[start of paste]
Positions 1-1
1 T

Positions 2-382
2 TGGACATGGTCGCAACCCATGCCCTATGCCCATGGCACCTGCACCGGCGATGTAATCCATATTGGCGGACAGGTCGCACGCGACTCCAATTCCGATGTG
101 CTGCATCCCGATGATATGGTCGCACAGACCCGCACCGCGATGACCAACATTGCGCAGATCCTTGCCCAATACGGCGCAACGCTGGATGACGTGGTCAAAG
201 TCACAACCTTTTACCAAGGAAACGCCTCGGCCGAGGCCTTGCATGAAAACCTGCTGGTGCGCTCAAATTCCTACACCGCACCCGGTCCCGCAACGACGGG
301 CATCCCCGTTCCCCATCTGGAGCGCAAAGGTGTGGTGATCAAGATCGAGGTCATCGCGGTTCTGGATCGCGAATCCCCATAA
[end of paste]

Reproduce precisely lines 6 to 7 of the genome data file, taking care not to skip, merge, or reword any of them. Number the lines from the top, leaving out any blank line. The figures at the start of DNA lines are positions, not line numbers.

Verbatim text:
201 TCACAACCTTTTACCAAGGAAACGCCTCGGCCGAGGCCTTGCATGAAAACCTGCTGGTGCGCTCAAATTCCTACACCGCACCCGGTCCCGCAACGACGGG
301 CATCCCCGTTCCCCATCTGGAGCGCAAAGGTGTGGTGATCAAGATCGAGGTCATCGCGGTTCTGGATCGCGAATCCCCATAA